Backyard Bird Photography Setup
Our house is located on a wooded hill surrounded by open fields; it's a quiet, private place for us as well as perfect habitat for diverse wildlife. Our closest neighbors include deer, turkeys, badgers, rabbits, squirrels, chipmunks, and numerous avian species.
Bird feeders were set out soon after we moved in. Eventually, a birdbath and dripper were included.
My husband was kind enough to build a bird feeder pole for our yard. (I'm the only birder in our household.) He began by bolting two 2.5' treated 2X4s onto opposite sides of a 12' 4X4 treated post. Next the 4X4 post was buried leaving 8.5' above ground. Our previous feeder pole, which eventually rotted, had four 2X4s, but this one has only two, because feeders can also be hung from the sides of the top section. The top section is a square built out of treated 2X4s, with one board down the middle, with a screen attached over the top of the square. Once the 4X4 post is in the ground, the middle section of the square is bolted to a swivel that's mounted on top of the 4X4. (Hopefully, the photos will make up for the lack of a detailed description.)
My husband built this handy little tool to make it easier put bird seed on the top feeder. (He's always doing thoughtful things without having to be asked. I'm pretty lucky!)
A few years ago, I came across a shed deer antler in our backfield which we attached to the feeder pole as an additional perch.
A squirrel deterrent is a must, so we wrapped 6.5' of old stovepipe around the 4X4 and placed a commercial squirrel deterrent above it.
Squirrels are very agile and resourceful, and they're always looking for a way onto the feeder pole. A few of years ago, a couple of very athletic squirrels were able to jump the 6.5' required to reach the guard plate, and then climb on and have a feast. They'd also sail about 20' from overhanging branches onto the top of the feeder. Soooo I set out live traps and now the super squirrels reside elsewhere. So far, the current squirrel population has been happy with birdseed and corn that's on the ground. Deer, turkeys, chipmunks, and thirteen lined ground squirrels frequent the feeder area as well.
Suet cages are attached to the east side of the post to help keep the suet from melting in the mid-day sun. To make it easier for birds, the suet cages are attached just above the 2X4, enabling them to perch on it while eating. Suet attracts woodpeckers, scarlet tanagers, nuthatches, blue jays, blackbirds, and other birds.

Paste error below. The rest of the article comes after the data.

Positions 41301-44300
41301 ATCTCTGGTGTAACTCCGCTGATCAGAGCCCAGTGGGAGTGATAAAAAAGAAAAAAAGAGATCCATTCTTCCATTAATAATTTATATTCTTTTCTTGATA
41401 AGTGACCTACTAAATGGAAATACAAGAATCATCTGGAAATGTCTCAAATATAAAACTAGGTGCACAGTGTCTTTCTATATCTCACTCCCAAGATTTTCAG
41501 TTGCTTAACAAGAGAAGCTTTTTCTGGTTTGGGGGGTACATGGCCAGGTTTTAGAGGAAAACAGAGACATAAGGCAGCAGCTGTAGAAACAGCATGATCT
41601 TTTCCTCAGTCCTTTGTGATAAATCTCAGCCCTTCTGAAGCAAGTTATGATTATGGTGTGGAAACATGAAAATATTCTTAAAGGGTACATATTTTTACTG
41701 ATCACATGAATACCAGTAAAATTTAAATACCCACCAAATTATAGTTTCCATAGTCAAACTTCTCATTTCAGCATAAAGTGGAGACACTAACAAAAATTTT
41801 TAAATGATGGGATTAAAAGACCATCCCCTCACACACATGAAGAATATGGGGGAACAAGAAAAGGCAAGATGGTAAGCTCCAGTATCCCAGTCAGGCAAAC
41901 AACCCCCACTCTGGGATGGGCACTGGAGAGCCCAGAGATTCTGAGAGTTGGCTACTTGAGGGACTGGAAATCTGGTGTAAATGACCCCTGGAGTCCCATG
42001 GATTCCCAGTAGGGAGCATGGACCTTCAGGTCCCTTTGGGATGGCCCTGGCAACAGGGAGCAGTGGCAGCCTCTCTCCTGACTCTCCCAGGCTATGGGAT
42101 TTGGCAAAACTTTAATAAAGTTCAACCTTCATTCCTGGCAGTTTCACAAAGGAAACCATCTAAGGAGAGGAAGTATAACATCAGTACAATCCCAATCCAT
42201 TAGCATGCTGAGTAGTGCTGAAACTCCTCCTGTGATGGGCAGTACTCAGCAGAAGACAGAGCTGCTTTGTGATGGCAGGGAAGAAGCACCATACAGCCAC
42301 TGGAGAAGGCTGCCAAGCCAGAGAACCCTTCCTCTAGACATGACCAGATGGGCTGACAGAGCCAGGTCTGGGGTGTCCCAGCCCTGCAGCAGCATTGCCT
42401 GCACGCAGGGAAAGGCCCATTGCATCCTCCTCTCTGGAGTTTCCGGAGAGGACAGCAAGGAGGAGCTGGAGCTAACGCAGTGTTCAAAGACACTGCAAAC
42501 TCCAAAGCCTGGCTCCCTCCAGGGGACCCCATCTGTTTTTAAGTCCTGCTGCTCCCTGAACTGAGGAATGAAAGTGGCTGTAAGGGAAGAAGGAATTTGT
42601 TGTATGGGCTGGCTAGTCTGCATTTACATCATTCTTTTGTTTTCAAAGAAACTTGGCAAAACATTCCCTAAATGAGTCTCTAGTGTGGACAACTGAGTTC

Grape jelly attracts orioles and catbirds. Orioles also share nectar feeders with hummingbirds. Sunflower seeds, mixed birdseed, and finch food are popular with most birds. Shelled corn is eaten by a few birds, but also provides nourishment for other critters feeding in the area.
The birdbath sits atop an old pine tree stump. To make it all look more natural, I piled weathered tree stumps and shale rocks around the stump. The small dead tree was set nearby to be used as a perch and photo prop.
There are a lot fancy birdbath drippers that can be purchased, but mine is just a garden hose wired to an old piece of pipe I found in our shed. It seems to attract birds, so I guess they don't care what it looks like. At times a male hummingbird will zip up and down alongside the stream of water coming from the hose.
Shrubs and perennials have been planted beside the birdbath, deer and rabbits help to keep them trimmed. Patches of black raspberry vines are growing all around the area, the berries are part of rose-breasted grosbeak's diet.
Some birds never eat at the feeder, they only stop at the birdbath for a drink or to bathe.
This is one-person photo blind with a built-in chair. Once the tripod and camera are setup and I'm inside, the front is partially closed leaving only the end of the lens visible. There are four mesh windows that can be covered by magnetic flaps. There's even a cup holder in the chair arm! This photo blind can be purchased for $100 or less.
This is the view from inside the blind; I'm using a Canon camera and 400mm lens.
Most birds are skittish and difficult to photograph. For me, it's more fun trying to get a quick shot of a bird while its perched on a branch, rather than photographing it on a feeder. Hours are spent in the photo blind during each photo session; sometimes no photos are taken and at other times it's a bonanza, though it's always entertaining to watch the interaction.
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